find it easier to get through a maze starting at the finish
and working back to the start? The same thing applies to multistep
synthesis (working backwards like this is a technique termed
retrosynthesis). Look at your product, and think of all the
reactions that you know of that could form it, ignoring your
product is an alkene, think potentially of alkene-forming
reactions like elimination reactions or the Wittig reaction.
Write all these reactions out and look what reactant would
be required for each. Now look at your starting material.
The reaction that most resembles your starting material is
probably the best one to select as a potential candidate.
For example, if you were asked to do the following synthesis:
After completing the first two steps above, you would want
to think of ways to make the alkene in the product. Ignore
the starting material for the moment. Just brainstorm all
the ways you can think of to make the alkene and write them
down on your scratch paper. You should get something that
looks like this:
you have three possible routes to choose from. The route to
choose is the one that uses a reactant that most resembles
our original starting material. If you did step 2 (accounting
for the carbon skeleton), you would know that the product
has one carbon more than the starting material. Only the first
reaction, the Wittig reaction, accounts for this additional
carbon, and since the reactant for the Wittig reaction most
resembles our starting material, this would be the reaction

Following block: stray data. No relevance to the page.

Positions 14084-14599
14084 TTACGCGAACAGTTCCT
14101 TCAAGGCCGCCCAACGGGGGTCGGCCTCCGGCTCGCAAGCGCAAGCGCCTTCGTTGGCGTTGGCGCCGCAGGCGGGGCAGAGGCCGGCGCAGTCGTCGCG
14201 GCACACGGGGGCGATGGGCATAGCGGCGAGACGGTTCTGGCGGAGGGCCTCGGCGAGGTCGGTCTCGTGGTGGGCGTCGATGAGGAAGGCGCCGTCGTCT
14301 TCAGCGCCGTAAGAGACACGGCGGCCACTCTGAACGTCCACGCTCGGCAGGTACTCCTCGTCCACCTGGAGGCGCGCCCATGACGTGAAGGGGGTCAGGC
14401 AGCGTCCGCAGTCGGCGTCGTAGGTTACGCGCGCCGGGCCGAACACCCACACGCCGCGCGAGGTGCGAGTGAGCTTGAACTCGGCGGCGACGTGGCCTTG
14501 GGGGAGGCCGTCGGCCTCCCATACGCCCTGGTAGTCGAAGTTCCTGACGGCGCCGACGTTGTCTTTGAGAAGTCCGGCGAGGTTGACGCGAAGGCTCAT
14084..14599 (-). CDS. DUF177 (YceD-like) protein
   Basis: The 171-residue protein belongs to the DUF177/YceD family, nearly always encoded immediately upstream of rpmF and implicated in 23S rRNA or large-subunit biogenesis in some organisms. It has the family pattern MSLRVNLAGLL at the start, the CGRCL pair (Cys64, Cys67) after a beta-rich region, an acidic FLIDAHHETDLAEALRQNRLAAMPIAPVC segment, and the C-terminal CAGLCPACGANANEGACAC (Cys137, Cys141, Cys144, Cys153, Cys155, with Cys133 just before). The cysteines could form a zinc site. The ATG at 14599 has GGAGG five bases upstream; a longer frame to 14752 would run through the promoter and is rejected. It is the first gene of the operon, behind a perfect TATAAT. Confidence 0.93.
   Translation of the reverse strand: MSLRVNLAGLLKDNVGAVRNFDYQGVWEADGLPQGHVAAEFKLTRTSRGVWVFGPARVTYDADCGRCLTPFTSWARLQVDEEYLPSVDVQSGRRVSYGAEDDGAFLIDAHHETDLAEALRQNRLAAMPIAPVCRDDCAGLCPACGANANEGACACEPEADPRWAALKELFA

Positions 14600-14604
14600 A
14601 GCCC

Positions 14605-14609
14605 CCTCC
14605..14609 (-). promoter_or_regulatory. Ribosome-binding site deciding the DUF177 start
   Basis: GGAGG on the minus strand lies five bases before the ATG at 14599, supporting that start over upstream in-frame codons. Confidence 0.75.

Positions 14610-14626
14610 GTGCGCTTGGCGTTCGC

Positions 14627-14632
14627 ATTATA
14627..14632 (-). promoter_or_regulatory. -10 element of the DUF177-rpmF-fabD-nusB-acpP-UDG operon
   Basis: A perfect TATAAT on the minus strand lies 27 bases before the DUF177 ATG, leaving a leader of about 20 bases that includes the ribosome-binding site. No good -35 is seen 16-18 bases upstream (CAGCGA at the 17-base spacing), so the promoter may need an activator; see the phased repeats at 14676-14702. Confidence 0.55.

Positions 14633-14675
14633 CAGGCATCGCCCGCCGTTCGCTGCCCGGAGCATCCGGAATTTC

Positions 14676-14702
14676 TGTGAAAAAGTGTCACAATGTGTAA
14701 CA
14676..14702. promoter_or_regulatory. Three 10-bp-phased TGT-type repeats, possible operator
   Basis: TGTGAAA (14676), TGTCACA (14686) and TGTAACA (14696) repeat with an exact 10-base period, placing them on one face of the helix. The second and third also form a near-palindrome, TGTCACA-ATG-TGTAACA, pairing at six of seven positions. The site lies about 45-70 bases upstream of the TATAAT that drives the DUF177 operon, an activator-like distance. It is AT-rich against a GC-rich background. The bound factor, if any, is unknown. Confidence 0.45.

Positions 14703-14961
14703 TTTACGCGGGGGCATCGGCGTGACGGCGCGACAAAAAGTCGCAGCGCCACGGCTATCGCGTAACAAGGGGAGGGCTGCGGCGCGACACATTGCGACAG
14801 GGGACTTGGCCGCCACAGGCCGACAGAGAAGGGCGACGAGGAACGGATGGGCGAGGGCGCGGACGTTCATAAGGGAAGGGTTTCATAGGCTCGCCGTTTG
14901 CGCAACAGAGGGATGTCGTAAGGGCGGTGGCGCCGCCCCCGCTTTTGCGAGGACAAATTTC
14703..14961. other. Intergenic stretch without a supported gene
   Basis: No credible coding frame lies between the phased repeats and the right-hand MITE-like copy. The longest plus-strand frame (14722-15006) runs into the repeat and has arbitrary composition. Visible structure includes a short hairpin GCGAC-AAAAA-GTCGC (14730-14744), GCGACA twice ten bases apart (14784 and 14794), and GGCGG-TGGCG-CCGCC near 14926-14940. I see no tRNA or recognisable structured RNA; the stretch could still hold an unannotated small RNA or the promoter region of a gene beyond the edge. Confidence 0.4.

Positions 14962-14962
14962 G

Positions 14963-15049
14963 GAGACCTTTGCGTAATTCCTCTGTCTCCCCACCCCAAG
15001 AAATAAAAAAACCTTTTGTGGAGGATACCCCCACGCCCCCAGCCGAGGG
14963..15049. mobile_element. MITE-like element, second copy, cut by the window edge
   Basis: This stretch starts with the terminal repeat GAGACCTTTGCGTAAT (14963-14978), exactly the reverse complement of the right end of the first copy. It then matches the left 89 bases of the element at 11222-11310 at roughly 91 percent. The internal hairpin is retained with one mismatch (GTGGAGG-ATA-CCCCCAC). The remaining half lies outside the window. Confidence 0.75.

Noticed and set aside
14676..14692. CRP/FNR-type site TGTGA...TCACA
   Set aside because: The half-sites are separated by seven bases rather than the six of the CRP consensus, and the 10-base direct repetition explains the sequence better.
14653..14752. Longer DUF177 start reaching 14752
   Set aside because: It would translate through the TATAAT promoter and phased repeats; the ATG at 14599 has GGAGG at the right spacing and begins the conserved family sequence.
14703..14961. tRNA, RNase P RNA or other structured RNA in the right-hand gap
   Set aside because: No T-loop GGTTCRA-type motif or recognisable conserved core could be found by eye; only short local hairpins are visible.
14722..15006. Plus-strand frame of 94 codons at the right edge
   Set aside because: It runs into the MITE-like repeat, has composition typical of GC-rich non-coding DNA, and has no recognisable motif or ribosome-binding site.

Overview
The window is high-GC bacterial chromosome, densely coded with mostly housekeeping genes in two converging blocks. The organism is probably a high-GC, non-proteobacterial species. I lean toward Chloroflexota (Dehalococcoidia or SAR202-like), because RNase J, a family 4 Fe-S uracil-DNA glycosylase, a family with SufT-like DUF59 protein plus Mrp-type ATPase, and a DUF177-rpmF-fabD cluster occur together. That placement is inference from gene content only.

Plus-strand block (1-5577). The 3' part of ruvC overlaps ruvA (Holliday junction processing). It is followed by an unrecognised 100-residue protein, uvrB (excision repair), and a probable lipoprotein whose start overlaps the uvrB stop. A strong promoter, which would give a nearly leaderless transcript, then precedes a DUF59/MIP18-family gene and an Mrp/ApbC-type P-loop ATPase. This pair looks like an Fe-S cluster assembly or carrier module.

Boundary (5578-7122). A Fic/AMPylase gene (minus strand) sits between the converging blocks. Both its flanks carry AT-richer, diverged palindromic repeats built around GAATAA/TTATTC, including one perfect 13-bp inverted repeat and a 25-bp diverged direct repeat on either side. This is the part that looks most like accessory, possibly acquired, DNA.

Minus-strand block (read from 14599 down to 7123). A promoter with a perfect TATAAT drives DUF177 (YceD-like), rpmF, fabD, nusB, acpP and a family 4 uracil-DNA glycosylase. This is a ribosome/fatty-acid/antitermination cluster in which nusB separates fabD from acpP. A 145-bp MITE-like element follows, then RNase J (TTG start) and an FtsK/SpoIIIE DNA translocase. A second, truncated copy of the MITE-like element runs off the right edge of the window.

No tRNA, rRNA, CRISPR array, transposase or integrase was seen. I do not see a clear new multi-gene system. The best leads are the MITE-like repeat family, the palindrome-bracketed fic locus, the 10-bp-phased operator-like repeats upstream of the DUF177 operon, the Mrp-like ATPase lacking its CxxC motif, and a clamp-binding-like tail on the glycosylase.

to tentatively choose. If it turns out to be wrong, we can
always go back and try another route.
Looking at our reaction scheme, we now have something that
looks like this:
repeat the same procedure for cyclohexanone, thinking of all
the different ways you could make the ketone. One pointer
here is that the closer you get to completing a retrosynthesis,
the more you can reference the starting material in your thinking.
At this point, for example, you may want to tune your thinking
from "I need to think of all the ways I can make cyclohexanone"
to perhaps something more on the lines of "I need a reaction
that converts an alcohol to a ketone". If you did step
one, you would know several ways (different chromate reagents,
KMNO4, Ag2O, etc).
If you get stuck, go back and try one of the other pathways.
If the Wittig reaction in our example had let to a dead end,
then we could have gone back and tried one of the elimination
reactions. Choosing the correct way back is often a manner
of feel, and that only comes after working a lot of problems
(See tip 5).